“Steps,” I said.
“But will they hold one’s weight?”
“They will if they’re counterbalanced. I’ll show you.”
I stooped down, and Butec clambered up onto my shoulders. He balanced precariously there while I straightened up. “Now,” I said, “can you step over the barbed wire and onto the top stake? Don’t do it yet, just tell me if you can.”
“Good.” I gripped the top stake on my side of the fence and put all my weight on it. “Now go ahead,” I said.
One of his feet left my shoulders and moved over the wire to the stake. I used all my strength to keep the stake balanced, and then his other foot left my shoulder and cleared the barbed wire.
“Where do I put the other foot?”
“I don’t know,” I said foolishly. “Can you jump the rest of the way?”
“Perhaps,” he said. And, abruptly, he did just that. As soon as his weight left the stake I was leaning on, I rather foolishly sprawled forward against the fence.
Butec landed on the other side in a catlike crouch. His cap dropped off in the course of his descent, and his wig, the adhesive tape loosened by perspiration, was flapping a bit oddly. But he spun around to face me, a triumphant smile on his round white face. “Are you all right, Evan?” he asked.
“Yes, of course,” I said. It was I who should have been asking the question – after all, he was the one who had just jumped seven feet to the ground. “And you?”
“Quite well. But now how will you scale the fence?”
I showed him how. It was his turn to lean his weight upon each of the stakes in turn while I climbed them one by one to the top of the fence. When I reached the top, I swung my right leg over and stood with one foot on either side of the highest stake. It was an odd feeling, like that which a child experiences when manipulating a teeter-totter all by himself. I poised to jump, then sprang with both feet at once, just clearing the topmost strand of barbed wire with my left foot. My landing was not precisely catlike. My feet hit the ground, then my hands, and then I did a neat, if unplanned, little somersault and wound up standing on my own two feet. If I’d tried to do just that, I couldn’t have managed it in a thousand years, but in spite of myself I’d done a bit of tumbling that Sofija and her band of Latvian gymnasts might have been proud of.
Milan congratulated me warmly. “One can see you have had much practice at this sort of thing, Evan.”
“A bit,” I said. I had in fact fallen out of a tree in crossing from Italy into Yugoslavia and another time I fell off a train in Czechoslovakia, but this was the first time I’d ever acquitted myself so acrobatically.
“We move the stakes,” I said, “and play the same game again to get into Hungary.”
Some of the stakes didn’t want to move. They were wedged quite tightly into the steel mesh and seemed content to remain there forever. Milan and I wrestled them out one by one and scurried across the wide gravel path with them. On the Hungarian side was another vineyard that looked startlingly like the one we had just passed through except that the vines were set a bit farther apart. It is always jarring to discover that crossing a border does not entail a great change of terrain. One almost expects the ground itself to change color, as on a map, and one has to remind oneself that the ground was there long before there were countries and long before the various portions of the ground had been awarded names and dimensions.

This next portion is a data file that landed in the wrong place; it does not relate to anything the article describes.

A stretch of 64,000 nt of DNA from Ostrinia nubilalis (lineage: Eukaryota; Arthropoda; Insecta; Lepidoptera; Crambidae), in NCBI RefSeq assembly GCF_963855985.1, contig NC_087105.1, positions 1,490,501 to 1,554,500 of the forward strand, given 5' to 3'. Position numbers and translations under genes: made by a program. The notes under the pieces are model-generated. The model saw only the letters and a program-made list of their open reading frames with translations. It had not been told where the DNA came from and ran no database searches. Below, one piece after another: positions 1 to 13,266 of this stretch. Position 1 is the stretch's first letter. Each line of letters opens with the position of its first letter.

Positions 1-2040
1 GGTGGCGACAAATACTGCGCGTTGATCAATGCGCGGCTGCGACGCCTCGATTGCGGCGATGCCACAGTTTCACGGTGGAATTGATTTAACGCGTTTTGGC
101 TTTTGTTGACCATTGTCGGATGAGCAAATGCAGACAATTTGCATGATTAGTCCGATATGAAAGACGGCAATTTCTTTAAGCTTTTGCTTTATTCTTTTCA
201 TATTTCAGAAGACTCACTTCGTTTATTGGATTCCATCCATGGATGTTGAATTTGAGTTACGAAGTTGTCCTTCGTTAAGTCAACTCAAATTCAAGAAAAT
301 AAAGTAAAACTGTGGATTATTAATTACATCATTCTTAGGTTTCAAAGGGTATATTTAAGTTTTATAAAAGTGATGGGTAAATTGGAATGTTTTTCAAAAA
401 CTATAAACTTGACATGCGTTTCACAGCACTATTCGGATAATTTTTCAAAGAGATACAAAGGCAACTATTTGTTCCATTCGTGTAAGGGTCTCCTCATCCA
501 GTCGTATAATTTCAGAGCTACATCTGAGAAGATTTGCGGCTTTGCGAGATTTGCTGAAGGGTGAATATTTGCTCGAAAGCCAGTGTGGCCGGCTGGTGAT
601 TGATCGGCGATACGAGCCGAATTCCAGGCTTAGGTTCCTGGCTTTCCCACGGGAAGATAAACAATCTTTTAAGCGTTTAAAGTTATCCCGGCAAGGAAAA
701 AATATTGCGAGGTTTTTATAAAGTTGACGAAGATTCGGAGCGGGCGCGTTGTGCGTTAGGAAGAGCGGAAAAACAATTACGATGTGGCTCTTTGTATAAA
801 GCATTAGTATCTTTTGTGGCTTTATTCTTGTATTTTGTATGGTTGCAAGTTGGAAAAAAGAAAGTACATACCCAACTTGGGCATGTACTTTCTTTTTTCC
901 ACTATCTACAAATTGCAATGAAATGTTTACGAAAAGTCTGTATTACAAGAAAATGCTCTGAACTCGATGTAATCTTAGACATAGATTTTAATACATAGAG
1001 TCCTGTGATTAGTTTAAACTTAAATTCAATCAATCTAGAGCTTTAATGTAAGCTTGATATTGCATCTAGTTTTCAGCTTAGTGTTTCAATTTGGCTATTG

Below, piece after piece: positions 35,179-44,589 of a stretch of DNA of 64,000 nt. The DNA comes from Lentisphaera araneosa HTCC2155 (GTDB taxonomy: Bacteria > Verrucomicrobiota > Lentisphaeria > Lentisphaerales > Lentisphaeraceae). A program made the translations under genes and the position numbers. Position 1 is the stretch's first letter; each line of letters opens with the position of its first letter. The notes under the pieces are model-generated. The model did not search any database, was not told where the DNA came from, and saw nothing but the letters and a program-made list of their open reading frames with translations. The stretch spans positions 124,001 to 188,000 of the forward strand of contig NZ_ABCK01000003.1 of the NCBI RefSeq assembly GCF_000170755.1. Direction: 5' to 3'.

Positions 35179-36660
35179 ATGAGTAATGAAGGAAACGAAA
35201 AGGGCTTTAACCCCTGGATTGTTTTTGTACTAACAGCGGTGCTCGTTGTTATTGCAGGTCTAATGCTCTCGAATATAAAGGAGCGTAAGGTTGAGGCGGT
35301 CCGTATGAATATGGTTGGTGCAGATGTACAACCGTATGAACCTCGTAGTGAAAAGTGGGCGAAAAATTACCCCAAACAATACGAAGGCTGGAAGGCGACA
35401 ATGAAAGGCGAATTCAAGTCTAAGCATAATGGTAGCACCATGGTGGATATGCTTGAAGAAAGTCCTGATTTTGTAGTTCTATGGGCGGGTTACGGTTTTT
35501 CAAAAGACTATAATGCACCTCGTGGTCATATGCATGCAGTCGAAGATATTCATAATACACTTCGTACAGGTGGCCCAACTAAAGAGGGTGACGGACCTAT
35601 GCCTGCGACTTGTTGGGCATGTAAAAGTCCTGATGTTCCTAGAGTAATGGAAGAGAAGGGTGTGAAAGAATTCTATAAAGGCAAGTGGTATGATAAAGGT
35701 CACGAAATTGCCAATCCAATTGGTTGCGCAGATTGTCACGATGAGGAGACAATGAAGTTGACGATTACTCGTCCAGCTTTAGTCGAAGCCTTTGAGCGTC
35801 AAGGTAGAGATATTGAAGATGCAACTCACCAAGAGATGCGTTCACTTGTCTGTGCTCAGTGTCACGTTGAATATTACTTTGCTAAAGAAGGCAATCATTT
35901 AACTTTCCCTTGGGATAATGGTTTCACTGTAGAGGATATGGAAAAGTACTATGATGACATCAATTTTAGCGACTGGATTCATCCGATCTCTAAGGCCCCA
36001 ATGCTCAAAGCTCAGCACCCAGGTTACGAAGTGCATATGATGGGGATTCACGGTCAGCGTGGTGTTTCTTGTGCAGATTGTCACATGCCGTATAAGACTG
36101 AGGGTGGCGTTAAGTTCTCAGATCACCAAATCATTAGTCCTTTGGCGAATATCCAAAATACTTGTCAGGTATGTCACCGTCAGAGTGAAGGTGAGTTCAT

We wedged our stakes into the Hungarian fence. I dropped to my knees, and once again Milan mounted my shoulders. Either he had gained weight in the past few minutes or I was growing weaker; whatever the case, it was not so easy to straighten up this time. But I did, and used one hand to support a stake from beneath, and Butec, cap and wig once again fixed neatly in place, took a little leap and flapped like a bird and landed again like a cat, spinning around at once to beam at me with triumph.
“And now you, Evan!”
I readied myself for the climb. This fence was a shade higher than the other, and I wasn’t sure whether Butec would be able to reach the higher stakes. I told him to climb with me, he on his side and I on mine, so that our weights would balance one another off. We both stepped onto the bottom stake, and as we stood there I heard in the west the unmistakable sound of an approaching patrol car.
I dropped to the ground so abruptly that Milan was sent sprawling on the other side. “Border patrol,” I said. “Get back and out of sight. I’ll try to bluff my way through. If I don’t manage it, work your way through to Budapest. Go to a man named Ferenc Mihalyi. Mention my name, tell him as much as you have to. He can arrange passage to the West. He-”
“But my manuscript, Evan!”
“I’ll try to get it through. If I fail, you can recreate it in London or America. But hurry!”
The patrol vehicle was already in sight. It resembled a jeep of World War II vintage. One man bent over the wheel. The other knelt on the seat with the barrel of his rifle resting on the top of the windshield. The rifle was pointed at me.
I stepped quickly away from the fence and moved toward the middle of the road. I threw my arms high in the air and began waving them about frantically in a sort of hectic semaphore. The jeep approached and pulled to a stop a few yards from me. The rifle remained trained upon me. The driver swung his lean body out of the jeep and advanced, pistol drawn. The rifleman hesitated for a moment, then got out of the jeep himself.